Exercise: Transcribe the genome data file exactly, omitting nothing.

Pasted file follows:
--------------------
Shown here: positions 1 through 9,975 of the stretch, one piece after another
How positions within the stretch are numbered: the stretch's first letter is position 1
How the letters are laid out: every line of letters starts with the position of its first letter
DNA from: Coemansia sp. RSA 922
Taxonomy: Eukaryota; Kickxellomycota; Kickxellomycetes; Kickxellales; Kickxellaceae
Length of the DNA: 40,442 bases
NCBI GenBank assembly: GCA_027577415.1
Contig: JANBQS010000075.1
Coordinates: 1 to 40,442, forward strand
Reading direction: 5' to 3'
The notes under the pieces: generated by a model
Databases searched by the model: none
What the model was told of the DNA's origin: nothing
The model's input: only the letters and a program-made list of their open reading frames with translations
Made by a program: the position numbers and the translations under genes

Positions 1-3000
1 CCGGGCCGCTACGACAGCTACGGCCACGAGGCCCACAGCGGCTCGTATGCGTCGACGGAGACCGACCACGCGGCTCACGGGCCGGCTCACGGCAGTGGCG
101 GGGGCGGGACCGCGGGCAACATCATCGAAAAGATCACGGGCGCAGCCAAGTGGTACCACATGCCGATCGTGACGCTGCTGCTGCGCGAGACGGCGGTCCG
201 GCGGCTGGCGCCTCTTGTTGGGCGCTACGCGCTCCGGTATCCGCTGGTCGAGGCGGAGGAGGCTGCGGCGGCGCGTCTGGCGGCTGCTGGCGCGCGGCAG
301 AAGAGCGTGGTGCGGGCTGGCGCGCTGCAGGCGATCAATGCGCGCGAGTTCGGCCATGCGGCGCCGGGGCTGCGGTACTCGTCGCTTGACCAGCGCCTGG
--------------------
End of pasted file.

Shown here: positions 1 through 9,975 of the stretch, one piece after another
How positions within the stretch are numbered: the stretch's first letter is position 1
How the letters are laid out: every line of letters starts with the position of its first letter
DNA from: Coemansia sp. RSA 922
Taxonomy: Eukaryota; Kickxellomycota; Kickxellomycetes; Kickxellales; Kickxellaceae
Length of the DNA: 40,442 bases
NCBI GenBank assembly: GCA_027577415.1
Contig: JANBQS010000075.1
Coordinates: 1 to 40,442, forward strand
Reading direction: 5' to 3'
The notes under the pieces: generated by a model
Databases searched by the model: none
What the model was told of the DNA's origin: nothing
The model's input: only the letters and a program-made list of their open reading frames with translations
Made by a program: the position numbers and the translations under genes

Positions 1-3000
1 CCGGGCCGCTACGACAGCTACGGCCACGAGGCCCACAGCGGCTCGTATGCGTCGACGGAGACCGACCACGCGGCTCACGGGCCGGCTCACGGCAGTGGCG
101 GGGGCGGGACCGCGGGCAACATCATCGAAAAGATCACGGGCGCAGCCAAGTGGTACCACATGCCGATCGTGACGCTGCTGCTGCGCGAGACGGCGGTCCG
201 GCGGCTGGCGCCTCTTGTTGGGCGCTACGCGCTCCGGTATCCGCTGGTCGAGGCGGAGGAGGCTGCGGCGGCGCGTCTGGCGGCTGCTGGCGCGCGGCAG
301 AAGAGCGTGGTGCGGGCTGGCGCGCTGCAGGCGATCAATGCGCGCGAGTTCGGCCATGCGGCGCCGGGGCTGCGGTACTCGTCGCTTGACCAGCGCCTGG